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The Engineering Marvel of our Spine

Drawings of Ape and Human Skeletons from 1859

[Originally published as Engineering the Spine]

In an earlier article I commented on the marvelous design evident in the human skeleton. In this article I am going to delve deeper into a component of the skeleton—the spine.

The spine or vertebral column, our “backbone,” consists of a series of vertebrae that stretch along the length of the middle of the back, from the base of the skull to the pelvis. Altogether there are 34 vertebrae in humans, only the 23 upper ones are independent, with the bottom ten fused together to form the bones of the sacrum and the coccyx.

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Human Spine: Illustration 59627083 © Peter Hermes Furian |

In addition to serving as the support column for the head, arms, and legs, the spine allows us to stoop and squat, to turn and nod the head, and to twist the shoulders and hips.

In a human, the spine has an S-shaped curve when seen from the side. This S-shape balances the various parts of the body over the legs and feet and reduces muscle strain when standing. The human spine works on a chain-link principle where the many small movements vertebra-to-vertebra add up to allow a larger overall movement for the body. Each vertebra can move only a small amount relative to its neighbor, but over the whole length of the spine the back can bend double (at least in a healthy young person).

The creationist considering these facts would say that the human spine looks to have been engineered by God with features suited for their required functions.

On the other hand, evolutionists presuppose that the human spine is the result of minor adaptations from the spines of apes over deep time that now allow humans to stand upright. This presupposition is the result of a belief that all vertebrate animals have a common ancestor that goes back to the fish.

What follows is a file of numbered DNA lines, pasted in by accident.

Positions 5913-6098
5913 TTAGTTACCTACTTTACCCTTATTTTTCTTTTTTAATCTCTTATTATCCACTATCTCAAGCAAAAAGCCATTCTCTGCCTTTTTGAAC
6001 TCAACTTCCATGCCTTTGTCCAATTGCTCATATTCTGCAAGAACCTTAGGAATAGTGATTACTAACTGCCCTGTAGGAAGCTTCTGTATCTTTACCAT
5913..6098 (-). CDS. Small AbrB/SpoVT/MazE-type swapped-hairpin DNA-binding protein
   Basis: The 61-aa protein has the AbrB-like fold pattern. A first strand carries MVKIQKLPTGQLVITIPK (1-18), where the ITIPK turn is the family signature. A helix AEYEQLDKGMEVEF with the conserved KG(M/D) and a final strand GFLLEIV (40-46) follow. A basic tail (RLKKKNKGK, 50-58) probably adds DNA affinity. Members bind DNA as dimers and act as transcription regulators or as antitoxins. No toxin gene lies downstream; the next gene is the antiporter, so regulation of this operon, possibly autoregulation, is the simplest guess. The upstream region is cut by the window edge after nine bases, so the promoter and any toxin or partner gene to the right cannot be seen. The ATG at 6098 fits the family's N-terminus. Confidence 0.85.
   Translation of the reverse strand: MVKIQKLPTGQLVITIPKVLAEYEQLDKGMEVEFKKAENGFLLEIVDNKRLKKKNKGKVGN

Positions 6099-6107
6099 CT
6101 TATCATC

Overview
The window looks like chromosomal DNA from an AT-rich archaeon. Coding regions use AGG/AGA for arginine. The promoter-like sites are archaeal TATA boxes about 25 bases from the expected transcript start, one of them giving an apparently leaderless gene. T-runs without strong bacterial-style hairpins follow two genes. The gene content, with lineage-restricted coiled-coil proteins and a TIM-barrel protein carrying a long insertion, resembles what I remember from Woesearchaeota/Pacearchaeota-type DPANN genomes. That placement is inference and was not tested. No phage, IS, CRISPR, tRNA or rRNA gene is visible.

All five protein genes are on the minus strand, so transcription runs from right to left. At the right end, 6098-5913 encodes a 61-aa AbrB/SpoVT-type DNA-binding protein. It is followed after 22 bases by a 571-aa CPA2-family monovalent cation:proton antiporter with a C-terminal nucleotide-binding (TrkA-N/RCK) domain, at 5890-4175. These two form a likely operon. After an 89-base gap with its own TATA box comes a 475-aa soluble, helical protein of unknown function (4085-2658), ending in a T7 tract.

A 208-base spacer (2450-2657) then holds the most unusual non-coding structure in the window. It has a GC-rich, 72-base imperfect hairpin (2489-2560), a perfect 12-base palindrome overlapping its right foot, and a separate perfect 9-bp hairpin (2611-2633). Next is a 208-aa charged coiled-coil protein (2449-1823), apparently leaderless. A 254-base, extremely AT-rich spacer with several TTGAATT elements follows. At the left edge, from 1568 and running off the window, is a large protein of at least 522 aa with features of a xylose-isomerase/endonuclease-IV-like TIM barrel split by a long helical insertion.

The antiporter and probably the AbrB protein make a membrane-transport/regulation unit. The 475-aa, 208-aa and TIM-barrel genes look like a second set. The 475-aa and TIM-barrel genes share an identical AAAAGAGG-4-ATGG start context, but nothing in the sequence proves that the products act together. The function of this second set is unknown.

Usually, the evolutionist will propose that the myriad of spine shapes seen in vertebrates has resulted from adaptation forced on each type of animal by natural selection. This is a spectacularly speculative argument at best since these adaptations are not seen in fossil or living examples. Nevertheless, the evolutionist story is that vertebrate animals have a common ancestor because evolutionists “know” that they have evolved.

“Cladogram” for living primates from Wikipedia (including humans)

Today’s explanations for spine evolution are usually illustrated using cladograms, since the old Darwinian tree diagrams have proven to be totally useless for demonstrating evolution of the spine.

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Some evolutionary paleontologists believe that if they can draw Lego-like components showing various evolutionary pathways for vertebrate animals, they have demonstrated the fact of macroevolution of the spine. However, life is so much more complex than this. Just think of how far the most complicated Lego construction you can imagine is from being alive! The distance is nearly infinite, isn’t it?

And, the spines of different animals are distinctive. For example, in the figure below the differences can be seen between the human spine and the dog spine. In this diagram the back of the human is facing toward the back of the dog. Also, below the spine comparison is a drawing of a dog skeleton so it is easier to visualize how it is designed differently from the human in order to serve the necessary life functions of the dog kind.Human and dog spines compared

When comparing the spines of humans and the supposed evolutionary ancestors of humans, the apes, we notice that the curve of the human lumbar (lower) spine is toward the front while the curve of the ape is the opposite. These differences result in apes being knuckle walkers and being unable to stand upright for any length of time. It does, of course, give apes an advantage over humans in navigating in trees. Again, features in God’s creatures are suited to their required functions.

The arch in the human spine also provides structural advantages for lifting over the design present in apes. The similarity in some human-designed structures to those spines designed by God can be seen in the photo of a wharf seen below.

Seaside pier on pilings

Finally, as humans age we often develop painful back problems. This can be due to injuries, disease, or age-related deterioration; or may be the result of abuse or inadequate exercise. A high priority these days for employers is to encourage all employees to practice proper exercise and lifting methods in their work to avoid unnecessary back injuries.

It should be clear that a healthy spine is critical to an enjoyable day-to-day existence of every vertebrate. We can thank God for providing us with a spine that has given us the upright posture along with strength and flexibility. Amen.

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J.D. Mitchell portrait (in front of a Triceratops fossil)

Written by J.D. Mitchell

J.D. Mitchell is a retired mechanical engineer, book author, and creation speaker living in the Pacific Northwest. His creation studies specialties are Creation Engineering and Biblical Paleontology. You can find his work at Creation Engineering

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